A high proportion of these effects are linked to changes in microbial species colonising the host (i.e, the patient). Collectively, microbiota is formed by all microbial species, such as bacteria, fungi andviruses that colonise various parts of the human body, such as the oral and nasal cavities, the gut and urogenital tracts, skin surfaces, etc.5

Normally, microbiota has an important function in human health as it acts as a natural barrier from pathogens, contributes to certain metabolic functions, and regulates the immune system by controlling inflammatory response. Alterations of the microbiota, called dysbiosis, causes  impairment of natural individual immunity and is often associated with massive increased susceptibility to important human diseases such as inflammation-induced disorders, cardiovascular diseases and various types of cancer.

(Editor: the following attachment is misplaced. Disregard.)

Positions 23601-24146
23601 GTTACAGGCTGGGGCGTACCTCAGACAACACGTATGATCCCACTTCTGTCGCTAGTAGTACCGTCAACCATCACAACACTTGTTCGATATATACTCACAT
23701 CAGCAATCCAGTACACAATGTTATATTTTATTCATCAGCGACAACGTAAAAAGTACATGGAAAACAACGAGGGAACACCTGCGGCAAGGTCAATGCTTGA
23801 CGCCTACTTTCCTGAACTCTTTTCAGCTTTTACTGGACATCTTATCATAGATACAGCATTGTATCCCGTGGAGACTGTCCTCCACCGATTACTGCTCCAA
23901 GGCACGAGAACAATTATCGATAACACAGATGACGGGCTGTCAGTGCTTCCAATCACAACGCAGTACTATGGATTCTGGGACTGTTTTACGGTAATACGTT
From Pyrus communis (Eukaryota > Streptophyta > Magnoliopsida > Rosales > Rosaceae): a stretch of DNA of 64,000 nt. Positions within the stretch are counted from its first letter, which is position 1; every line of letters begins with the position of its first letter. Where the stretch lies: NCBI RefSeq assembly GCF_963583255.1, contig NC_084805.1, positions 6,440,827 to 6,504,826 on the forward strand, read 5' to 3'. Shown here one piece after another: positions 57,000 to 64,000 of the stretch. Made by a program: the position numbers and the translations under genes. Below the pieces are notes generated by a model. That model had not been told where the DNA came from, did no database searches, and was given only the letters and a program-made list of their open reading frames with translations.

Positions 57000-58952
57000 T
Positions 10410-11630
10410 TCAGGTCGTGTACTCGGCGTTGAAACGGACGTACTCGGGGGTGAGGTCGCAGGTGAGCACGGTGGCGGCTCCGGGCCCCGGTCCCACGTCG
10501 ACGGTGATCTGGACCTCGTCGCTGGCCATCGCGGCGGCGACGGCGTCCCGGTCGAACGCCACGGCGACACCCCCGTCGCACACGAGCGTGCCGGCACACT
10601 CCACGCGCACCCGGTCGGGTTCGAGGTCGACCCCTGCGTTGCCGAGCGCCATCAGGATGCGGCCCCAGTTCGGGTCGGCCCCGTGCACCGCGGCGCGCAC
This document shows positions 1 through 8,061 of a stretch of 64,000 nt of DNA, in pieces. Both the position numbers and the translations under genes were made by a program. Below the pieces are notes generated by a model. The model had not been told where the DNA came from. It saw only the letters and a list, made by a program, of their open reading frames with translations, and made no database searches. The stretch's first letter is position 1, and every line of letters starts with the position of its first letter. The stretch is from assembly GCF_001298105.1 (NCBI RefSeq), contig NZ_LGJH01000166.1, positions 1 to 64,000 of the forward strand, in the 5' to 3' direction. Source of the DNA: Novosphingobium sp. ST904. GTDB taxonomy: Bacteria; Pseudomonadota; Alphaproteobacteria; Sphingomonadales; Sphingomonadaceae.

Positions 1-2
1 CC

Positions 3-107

Similarly, certain severe infectious diseases require prolonged use of antibiotics, which can also result in significant alterations to the host microbiome. Recent studies have identified that long-term exposure to  antibiotic drugs can cause life-long changes in host microbiota, and predispose individuals to the emergence of cardiovascular disorders and all-cause premature death.7

The following table summarises the adverse effects of antibiotics on various organ systems.

Hematologic SystemThrombocytopenia Severe depletion of white blood cells Impaired platelet aggregation Anticoagulation (linked drug interactions)
Renal SystemInterstitial nephritis Renal failure

Dermatologic System
Skin irritations: rash, erythema multiforme, Stevens-Johnson syndrome, toxic epidermal necrolysis